Ben Cherington: Conditioning is ‘something we’ve talked to [Felix Doubront] about’
|02.16.13 at 6:39 pm ET|
FORT MYERS, Fla. — The moment of truth might finally be here for Felix Doubront.
Based on his performance in 2012, the left-hander entered spring training as a member of the rotation upon whom the Red Sox planned to rely. But the question hanging over the 25-year-old Venezuelan is: can he stay healthy?
In a three-season career with the Red Sox, Doubront has a 17–19 record with a 4.57 ERA and a 3.17 strikeout-to-walk ratio (228-to-72) in 271 2/3 innings.
Two seasons ago, after promising glimpses as a starter and reliever in the big leagues in 2010, Doubront’s growth was stunted when he reported to camp out of shape prior to the 2011 season. He subsequently came up with forearm tightness in his throwing arm at the start of camp, the first of a succession of injuries — arm, groin, hamstring — that left him in Triple-A for most of the season and rendered his contributions to the big league team minimal.
A minor knee injury slowed him briefly during the 2012 campaign. Still, Doubront entered last season as a starter and started strong, beating out Aaron Cook and Alfredo Aceves in spring training. With Josh Beckett, Clay Buchholz and Jon Lester getting off to relatively slow starts, and Daniel Bard being demoted to the minors Doubront got off to a good start, going 5-2 in his first 10 starts.
There have been glimpses of greatness. Last June, Doubront took a no-hitter into the sixth inning against the Miami Marlins. He finished the game giving up two runs on three hits and earned a win. He ended the season with a positive first year having a full time starting job, with a record of 11-10 and more than a strikeout per inning.
Now, Doubront is being held back because of shoulder fatigue.
Red Sox general manager Ben Cherington stopped short of calling out the pitcher for reporting to camp out of shape Saturday, lumping him in with the rehabbing Craig Breslow and Buchholz. All three took part in pitchers’ fielding drills Saturday.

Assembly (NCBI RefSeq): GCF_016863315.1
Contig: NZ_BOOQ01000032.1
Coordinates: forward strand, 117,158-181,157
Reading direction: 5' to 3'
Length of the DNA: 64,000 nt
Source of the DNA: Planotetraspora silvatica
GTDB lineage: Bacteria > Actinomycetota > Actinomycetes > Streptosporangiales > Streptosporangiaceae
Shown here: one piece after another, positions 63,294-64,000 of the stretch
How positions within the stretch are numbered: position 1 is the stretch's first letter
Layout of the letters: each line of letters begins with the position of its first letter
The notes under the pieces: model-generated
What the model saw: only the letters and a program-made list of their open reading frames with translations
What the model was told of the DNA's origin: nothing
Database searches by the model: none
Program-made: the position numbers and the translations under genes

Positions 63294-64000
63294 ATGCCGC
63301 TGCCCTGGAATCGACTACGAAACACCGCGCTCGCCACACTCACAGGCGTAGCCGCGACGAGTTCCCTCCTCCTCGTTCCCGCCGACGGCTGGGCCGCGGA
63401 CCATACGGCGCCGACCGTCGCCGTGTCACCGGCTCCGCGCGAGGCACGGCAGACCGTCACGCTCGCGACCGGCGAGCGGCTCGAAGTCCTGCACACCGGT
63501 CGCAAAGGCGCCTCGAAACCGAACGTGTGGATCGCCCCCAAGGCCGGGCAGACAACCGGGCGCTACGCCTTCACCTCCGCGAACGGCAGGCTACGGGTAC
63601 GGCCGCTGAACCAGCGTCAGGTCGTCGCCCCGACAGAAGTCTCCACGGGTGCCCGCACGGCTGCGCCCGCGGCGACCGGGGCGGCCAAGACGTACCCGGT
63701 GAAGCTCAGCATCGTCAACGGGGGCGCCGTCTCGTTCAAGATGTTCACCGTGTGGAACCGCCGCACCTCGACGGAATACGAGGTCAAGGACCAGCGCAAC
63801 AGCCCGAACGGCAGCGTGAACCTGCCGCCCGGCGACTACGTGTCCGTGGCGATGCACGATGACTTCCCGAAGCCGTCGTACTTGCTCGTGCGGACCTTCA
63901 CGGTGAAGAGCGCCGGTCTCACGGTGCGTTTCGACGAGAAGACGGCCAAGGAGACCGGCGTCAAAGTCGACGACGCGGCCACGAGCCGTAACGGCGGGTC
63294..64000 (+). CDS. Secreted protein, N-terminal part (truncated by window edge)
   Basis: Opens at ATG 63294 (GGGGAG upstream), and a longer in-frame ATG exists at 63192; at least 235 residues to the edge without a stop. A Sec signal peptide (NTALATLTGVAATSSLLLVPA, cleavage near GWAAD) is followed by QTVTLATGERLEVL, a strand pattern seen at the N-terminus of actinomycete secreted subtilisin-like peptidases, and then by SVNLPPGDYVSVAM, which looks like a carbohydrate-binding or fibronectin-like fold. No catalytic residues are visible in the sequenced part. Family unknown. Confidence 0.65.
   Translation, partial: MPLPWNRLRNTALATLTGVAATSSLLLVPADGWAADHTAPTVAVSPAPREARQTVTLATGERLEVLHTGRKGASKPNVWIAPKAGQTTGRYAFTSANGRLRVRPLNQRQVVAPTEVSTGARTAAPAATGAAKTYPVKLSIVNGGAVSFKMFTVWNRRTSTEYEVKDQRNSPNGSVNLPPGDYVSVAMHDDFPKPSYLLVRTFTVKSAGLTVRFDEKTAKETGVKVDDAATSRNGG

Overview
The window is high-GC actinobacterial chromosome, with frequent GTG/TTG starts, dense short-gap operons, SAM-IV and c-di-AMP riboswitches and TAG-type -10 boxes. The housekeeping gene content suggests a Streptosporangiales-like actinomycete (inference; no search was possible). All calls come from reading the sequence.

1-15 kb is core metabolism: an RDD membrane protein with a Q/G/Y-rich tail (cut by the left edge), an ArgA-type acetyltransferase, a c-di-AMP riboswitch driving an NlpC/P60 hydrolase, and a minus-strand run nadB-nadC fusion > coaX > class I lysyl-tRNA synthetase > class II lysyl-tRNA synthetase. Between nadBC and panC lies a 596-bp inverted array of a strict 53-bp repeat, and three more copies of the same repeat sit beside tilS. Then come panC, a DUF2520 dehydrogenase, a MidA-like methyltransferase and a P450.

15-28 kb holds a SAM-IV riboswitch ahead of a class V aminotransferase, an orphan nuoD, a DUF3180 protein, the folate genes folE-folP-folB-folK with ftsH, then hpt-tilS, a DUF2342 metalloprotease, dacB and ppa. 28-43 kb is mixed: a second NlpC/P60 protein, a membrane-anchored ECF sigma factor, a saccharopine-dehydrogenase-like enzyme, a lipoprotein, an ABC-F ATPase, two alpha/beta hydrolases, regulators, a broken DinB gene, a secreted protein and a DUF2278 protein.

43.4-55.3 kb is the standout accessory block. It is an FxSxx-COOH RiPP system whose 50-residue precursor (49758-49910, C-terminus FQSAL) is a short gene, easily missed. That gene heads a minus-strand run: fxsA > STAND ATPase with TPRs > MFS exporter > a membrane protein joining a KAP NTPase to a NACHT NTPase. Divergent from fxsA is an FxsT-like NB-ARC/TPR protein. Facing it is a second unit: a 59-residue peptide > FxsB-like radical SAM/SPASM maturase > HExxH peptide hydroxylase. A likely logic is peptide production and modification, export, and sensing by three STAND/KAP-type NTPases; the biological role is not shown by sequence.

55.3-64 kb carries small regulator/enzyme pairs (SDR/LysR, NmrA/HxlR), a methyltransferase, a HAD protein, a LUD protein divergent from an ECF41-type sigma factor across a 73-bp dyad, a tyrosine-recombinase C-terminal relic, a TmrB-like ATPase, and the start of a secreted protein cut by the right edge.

“I think we’re kind of taking advantage of a longer spring training to go slow, and I guess you could say the same with Buchholz and Breslow,” Cherington said. “Guys that are moving a little bit slower out of the gate. I think if the opening day clock was coming on us quicker, you’d probably see them further advanced in their schedules by now. All three of those guys are feeling good and on a schedule now. Felix should be off the mound some time this coming week. So he’s got plenty of time.”
Doubront is expected to get back on a mound Wednesday and begin pitching again. As for his conditioning, Cherington said the team is convinced Doubront will respond to the team’s directives in order to get in shape by the start of the year.
“Well it’s important for a starting pitcher to do what they have to do to give themselves a chance to take the ball 30 times,” Cherington said. “And Felix knows that. It’s something we’ve talked to him over time about, not just this spring but over the years about. And he understands that. When he’s with us and we’re asking him to do stuff he always does it, does it with high intensity. So he’s got plenty of time now, between now and early April to do what he needs to do to put himself in a position to be one of our starters and be a guy we can rely on every fifth day.”
The significance of Doubront to the Red Sox for the short- and long-term is considerable. As a young starter who remains two years away from arbitration eligibility and five seasons from free agency, there is a chance for him to be a rotation building block. But that will only happen if his commitment to achieving that status matches his talent. And the Red Sox plan to challenge Doubront to make sure those two traits align.
“By far the best way to build a pitching staff is to integrate a young pitcher into the rotation and see him succeed. It’s one thing to get to the big leagues and be a starter, but it’s another to succeed and actually take on meaningful innings. That helps us build a rotation more than anything else,” explained Cherington. “Right now, Felix is the most recent guy to do that. We’re going to continue to push him. He knows that. He has a chance to be really good. With the guys who have a chance to be really good, we owe it to them to push them. We’ll keep doing that.”
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